6 STEPS TO BUILD A SAFETY CULTURE AT CONSTRUCTION SITES
Every year the US Department of Labor publishes distressing statistics about the number of fatalities at work. Many of these accidents could have been prevented if a strong safety culture had been present in the workplace.
Definition of a safety culture
Safety culture is defined by the shared values, beliefs, and attitudes within the company and these should be cultivated from the moment when an employee joins the team.
A strong culture within the organization keeps the employees safe and the employer reliable. Poor safety culture causes injuries, accidents, and fatal cases. Thus, a proper site safety course should be the highest priority.
How to build a strong safety culture?
Building a culture within the organization takes time and a lot of effort. However, the outcomes are definitely worth it. There are several ways to do it if culture is missing or to improve it if it already exists.
- Make safety is your number one priority
A strong safety culture starts from the correct priorities. If the employees know that safety is the most important, they will pay more attention to the procedures. Many might be wondering what is OSHA 10 certification, and if this is the case, it’s a sign that the culture in your organization needs improvement through additional employees’ education.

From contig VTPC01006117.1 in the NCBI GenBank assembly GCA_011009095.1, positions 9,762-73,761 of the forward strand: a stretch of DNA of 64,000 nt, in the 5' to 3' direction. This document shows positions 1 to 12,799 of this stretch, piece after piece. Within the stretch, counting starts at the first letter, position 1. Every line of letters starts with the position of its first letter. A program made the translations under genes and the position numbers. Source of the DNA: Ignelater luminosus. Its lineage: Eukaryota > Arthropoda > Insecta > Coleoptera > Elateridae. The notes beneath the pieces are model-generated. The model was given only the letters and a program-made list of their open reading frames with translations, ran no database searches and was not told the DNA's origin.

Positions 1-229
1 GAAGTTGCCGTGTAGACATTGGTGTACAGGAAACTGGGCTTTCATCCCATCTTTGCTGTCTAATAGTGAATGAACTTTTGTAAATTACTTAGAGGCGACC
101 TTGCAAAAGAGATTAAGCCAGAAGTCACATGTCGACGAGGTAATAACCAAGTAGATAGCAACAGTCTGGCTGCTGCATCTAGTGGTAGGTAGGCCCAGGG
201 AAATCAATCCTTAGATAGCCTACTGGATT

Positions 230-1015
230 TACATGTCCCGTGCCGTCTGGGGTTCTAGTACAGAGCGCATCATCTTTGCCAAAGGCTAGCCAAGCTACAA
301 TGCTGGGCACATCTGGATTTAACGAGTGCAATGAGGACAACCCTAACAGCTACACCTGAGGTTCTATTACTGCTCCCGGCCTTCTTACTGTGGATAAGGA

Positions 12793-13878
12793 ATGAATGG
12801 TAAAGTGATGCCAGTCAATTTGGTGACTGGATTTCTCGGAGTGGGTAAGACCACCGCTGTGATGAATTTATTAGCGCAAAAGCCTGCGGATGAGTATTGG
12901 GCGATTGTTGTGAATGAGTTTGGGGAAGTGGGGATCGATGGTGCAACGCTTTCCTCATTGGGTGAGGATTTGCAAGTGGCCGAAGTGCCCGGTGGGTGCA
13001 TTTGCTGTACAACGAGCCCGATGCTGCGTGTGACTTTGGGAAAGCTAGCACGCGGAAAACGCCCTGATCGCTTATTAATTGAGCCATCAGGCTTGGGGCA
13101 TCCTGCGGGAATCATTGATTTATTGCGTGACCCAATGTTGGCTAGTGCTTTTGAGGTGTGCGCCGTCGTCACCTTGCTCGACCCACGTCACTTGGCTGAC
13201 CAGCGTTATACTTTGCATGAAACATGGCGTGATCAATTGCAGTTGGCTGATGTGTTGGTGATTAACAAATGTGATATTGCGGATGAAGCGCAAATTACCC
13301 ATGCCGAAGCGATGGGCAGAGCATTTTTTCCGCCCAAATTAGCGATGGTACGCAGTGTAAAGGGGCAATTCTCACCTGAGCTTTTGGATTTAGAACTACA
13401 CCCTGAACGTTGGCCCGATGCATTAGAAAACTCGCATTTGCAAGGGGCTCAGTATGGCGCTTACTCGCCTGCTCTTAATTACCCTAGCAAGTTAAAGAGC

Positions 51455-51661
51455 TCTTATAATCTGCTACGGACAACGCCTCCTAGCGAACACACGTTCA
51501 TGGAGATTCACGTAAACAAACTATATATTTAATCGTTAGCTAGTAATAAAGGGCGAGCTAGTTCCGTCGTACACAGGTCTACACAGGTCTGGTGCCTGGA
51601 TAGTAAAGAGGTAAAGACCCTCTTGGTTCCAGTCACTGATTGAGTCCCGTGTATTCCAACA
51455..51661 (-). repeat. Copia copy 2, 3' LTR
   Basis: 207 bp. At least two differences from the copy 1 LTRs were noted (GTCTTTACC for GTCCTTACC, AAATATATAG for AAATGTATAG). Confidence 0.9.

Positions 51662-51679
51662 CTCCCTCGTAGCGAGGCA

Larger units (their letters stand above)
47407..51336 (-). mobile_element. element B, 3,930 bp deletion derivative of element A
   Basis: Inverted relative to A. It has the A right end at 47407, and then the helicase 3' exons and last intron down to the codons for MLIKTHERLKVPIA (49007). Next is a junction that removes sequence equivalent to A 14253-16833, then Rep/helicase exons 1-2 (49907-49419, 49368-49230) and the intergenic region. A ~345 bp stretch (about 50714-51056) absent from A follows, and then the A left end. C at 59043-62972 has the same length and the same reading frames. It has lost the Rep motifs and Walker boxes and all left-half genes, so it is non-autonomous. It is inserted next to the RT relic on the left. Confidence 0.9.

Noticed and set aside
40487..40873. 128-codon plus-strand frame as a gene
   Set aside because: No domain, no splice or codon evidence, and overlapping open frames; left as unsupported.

- Invest in employees
Show that you care about the employees by providing them with what is needed: quality equipment, protecting clothes, and 30 hour OSHA training. Hire experienced specialists who know how important safety is and who will be an example for the junior workers.
- Site safety course
Make sure that all employees have sufficient and up-to-date knowledge. Whether it’s a general OSHA 10 hour course or a EPA lead paint course, the workers need to attend the training and refresh their certificates on a regular basis. The world is changing, so do the work methods, equipment, and regulatory requirements. For this reason, annual qualification reviews play an important role in the safety at the workspace.
- Create accountability at all levels
It is not enough if only one team or one level of employees follow the rules, while the rest consider it unimportant. The safety culture should start from the juniors and go to the site safety manager. It is worth involving everyone in the discussion process. Only by asking for feedback on every level, can you prevent accidents during the implementation.
- Site Inspections and Safety Meetings
Nothing motivates the employees to follow the rules more than knowing that a site inspector will come and check their work. During the OSHA 10 hour course the workers learn about the importance of regular verifications, and seeing them in real will incline them to care about safety more.
- Constant support
Safety culture is not a one-time action and it can only prosper if the team members are kept motivated and updated about the progress regularly. Recognize the workers for their improvements and engagement in building the culture in the organization.